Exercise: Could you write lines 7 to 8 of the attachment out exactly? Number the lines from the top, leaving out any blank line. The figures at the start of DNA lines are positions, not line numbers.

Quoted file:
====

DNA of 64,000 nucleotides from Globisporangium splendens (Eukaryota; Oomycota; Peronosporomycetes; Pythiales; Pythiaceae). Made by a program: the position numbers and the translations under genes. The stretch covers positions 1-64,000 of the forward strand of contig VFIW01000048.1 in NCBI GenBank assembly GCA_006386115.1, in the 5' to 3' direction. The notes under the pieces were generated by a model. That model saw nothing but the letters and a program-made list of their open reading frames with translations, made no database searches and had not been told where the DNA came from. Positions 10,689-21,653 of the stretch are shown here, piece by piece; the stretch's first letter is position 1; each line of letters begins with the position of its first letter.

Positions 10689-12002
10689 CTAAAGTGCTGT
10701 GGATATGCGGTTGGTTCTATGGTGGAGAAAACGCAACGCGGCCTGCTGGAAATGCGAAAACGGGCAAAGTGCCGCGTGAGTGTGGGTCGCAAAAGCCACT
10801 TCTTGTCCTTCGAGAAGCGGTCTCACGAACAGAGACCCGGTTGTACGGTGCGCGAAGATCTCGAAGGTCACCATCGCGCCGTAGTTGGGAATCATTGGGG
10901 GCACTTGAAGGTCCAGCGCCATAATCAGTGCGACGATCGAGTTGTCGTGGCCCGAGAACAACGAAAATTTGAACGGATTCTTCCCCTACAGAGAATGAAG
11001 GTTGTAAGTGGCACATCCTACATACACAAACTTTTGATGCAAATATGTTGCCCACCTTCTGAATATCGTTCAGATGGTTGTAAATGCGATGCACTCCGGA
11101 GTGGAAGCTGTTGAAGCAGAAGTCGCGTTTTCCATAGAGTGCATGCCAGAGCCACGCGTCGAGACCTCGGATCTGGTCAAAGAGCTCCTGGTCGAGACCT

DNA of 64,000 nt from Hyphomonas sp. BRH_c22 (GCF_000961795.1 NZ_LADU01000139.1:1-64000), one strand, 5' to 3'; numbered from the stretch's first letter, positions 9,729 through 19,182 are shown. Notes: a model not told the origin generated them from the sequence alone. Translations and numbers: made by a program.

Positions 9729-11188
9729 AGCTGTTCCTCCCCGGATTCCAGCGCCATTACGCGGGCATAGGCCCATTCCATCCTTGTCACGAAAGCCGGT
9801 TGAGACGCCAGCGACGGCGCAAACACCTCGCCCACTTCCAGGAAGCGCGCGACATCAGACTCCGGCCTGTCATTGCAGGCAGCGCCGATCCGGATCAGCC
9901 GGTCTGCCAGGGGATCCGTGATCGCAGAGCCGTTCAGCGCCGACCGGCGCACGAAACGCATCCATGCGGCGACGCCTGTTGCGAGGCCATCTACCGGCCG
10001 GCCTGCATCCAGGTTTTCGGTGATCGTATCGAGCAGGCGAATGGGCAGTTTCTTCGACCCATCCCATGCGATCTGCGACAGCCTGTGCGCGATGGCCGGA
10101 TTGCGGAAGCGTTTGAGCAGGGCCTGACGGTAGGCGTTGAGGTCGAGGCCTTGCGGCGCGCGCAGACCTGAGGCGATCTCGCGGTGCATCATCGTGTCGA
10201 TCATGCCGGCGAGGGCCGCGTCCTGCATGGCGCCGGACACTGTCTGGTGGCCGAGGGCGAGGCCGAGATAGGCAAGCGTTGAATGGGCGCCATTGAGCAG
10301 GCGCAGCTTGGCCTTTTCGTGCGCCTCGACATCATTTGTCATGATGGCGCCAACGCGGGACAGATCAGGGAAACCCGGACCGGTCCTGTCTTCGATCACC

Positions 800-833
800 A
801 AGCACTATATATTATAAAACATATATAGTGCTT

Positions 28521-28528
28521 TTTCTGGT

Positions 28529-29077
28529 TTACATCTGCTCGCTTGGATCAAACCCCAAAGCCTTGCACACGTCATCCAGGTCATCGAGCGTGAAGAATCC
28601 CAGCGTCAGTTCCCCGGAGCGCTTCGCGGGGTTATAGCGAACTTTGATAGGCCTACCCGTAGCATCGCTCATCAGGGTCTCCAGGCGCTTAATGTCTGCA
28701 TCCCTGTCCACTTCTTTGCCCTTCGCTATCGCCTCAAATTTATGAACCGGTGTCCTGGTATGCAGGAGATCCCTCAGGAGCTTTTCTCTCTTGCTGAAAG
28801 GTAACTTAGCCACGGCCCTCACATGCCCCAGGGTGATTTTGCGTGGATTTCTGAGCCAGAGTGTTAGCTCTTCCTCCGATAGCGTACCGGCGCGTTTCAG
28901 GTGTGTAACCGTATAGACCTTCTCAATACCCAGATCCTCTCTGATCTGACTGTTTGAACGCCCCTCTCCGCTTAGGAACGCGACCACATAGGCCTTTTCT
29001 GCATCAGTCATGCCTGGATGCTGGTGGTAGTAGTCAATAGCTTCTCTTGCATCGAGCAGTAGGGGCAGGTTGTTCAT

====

11001 GTTGTAAGTGGCACATCCTACATACACAAACTTTTGATGCAAATATGTTGCCCACCTTCTGAATATCGTTCAGATGGTTGTAAATGCGATGCACTCCGGA
11101 GTGGAAGCTGTTGAAGCAGAAGTCGCGTTTTCCATAGAGTGCATGCCAGAGCCACGCGTCGAGACCTCGGATCTGGTCAAAGAGCTCCTGGTCGAGACCT